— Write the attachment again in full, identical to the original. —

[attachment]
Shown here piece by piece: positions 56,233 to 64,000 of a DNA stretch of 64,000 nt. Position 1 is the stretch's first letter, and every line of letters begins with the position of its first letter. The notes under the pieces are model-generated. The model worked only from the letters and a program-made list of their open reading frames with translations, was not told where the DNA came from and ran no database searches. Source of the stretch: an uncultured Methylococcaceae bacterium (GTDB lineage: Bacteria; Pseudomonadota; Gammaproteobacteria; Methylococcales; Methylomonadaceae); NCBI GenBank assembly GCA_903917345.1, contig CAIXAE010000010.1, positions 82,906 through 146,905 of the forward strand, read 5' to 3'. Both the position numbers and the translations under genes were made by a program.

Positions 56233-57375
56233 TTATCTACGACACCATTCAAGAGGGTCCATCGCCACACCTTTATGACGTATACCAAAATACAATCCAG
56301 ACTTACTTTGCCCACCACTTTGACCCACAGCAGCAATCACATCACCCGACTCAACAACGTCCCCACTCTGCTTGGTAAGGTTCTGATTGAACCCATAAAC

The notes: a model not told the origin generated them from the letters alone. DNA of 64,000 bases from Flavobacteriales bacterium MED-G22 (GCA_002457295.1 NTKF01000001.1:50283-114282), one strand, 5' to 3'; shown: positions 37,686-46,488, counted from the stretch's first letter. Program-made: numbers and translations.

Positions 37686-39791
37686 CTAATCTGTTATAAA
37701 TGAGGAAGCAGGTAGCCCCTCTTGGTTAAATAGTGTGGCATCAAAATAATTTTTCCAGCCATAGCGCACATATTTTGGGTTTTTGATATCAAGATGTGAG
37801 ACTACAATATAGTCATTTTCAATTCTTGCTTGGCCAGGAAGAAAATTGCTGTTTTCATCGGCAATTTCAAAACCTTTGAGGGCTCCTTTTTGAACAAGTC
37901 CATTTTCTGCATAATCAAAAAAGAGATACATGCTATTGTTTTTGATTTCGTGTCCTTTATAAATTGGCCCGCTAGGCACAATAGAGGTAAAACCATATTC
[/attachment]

Shown here piece by piece: positions 56,233 to 64,000 of a DNA stretch of 64,000 nt. Position 1 is the stretch's first letter, and every line of letters begins with the position of its first letter. The notes under the pieces are model-generated. The model worked only from the letters and a program-made list of their open reading frames with translations, was not told where the DNA came from and ran no database searches. Source of the stretch: an uncultured Methylococcaceae bacterium (GTDB lineage: Bacteria; Pseudomonadota; Gammaproteobacteria; Methylococcales; Methylomonadaceae); NCBI GenBank assembly GCA_903917345.1, contig CAIXAE010000010.1, positions 82,906 through 146,905 of the forward strand, read 5' to 3'. Both the position numbers and the translations under genes were made by a program.

Positions 56233-57375
56233 TTATCTACGACACCATTCAAGAGGGTCCATCGCCACACCTTTATGACGTATACCAAAATACAATCCAG
56301 ACTTACTTTGCCCACCACTTTGACCCACAGCAGCAATCACATCACCCGACTCAACAACGTCCCCACTCTGCTTGGTAAGGTTCTGATTGAACCCATAAAC

The notes: a model not told the origin generated them from the letters alone. DNA of 64,000 bases from Flavobacteriales bacterium MED-G22 (GCA_002457295.1 NTKF01000001.1:50283-114282), one strand, 5' to 3'; shown: positions 37,686-46,488, counted from the stretch's first letter. Program-made: numbers and translations.

Positions 37686-39791
37686 CTAATCTGTTATAAA
37701 TGAGGAAGCAGGTAGCCCCTCTTGGTTAAATAGTGTGGCATCAAAATAATTTTTCCAGCCATAGCGCACATATTTTGGGTTTTTGATATCAAGATGTGAG
37801 ACTACAATATAGTCATTTTCAATTCTTGCTTGGCCAGGAAGAAAATTGCTGTTTTCATCGGCAATTTCAAAACCTTTGAGGGCTCCTTTTTGAACAAGTC
37901 CATTTTCTGCATAATCAAAAAAGAGATACATGCTATTGTTTTTGATTTCGTGTCCTTTATAAATTGGCCCGCTAGGCACAATAGAGGTAAAACCATATTC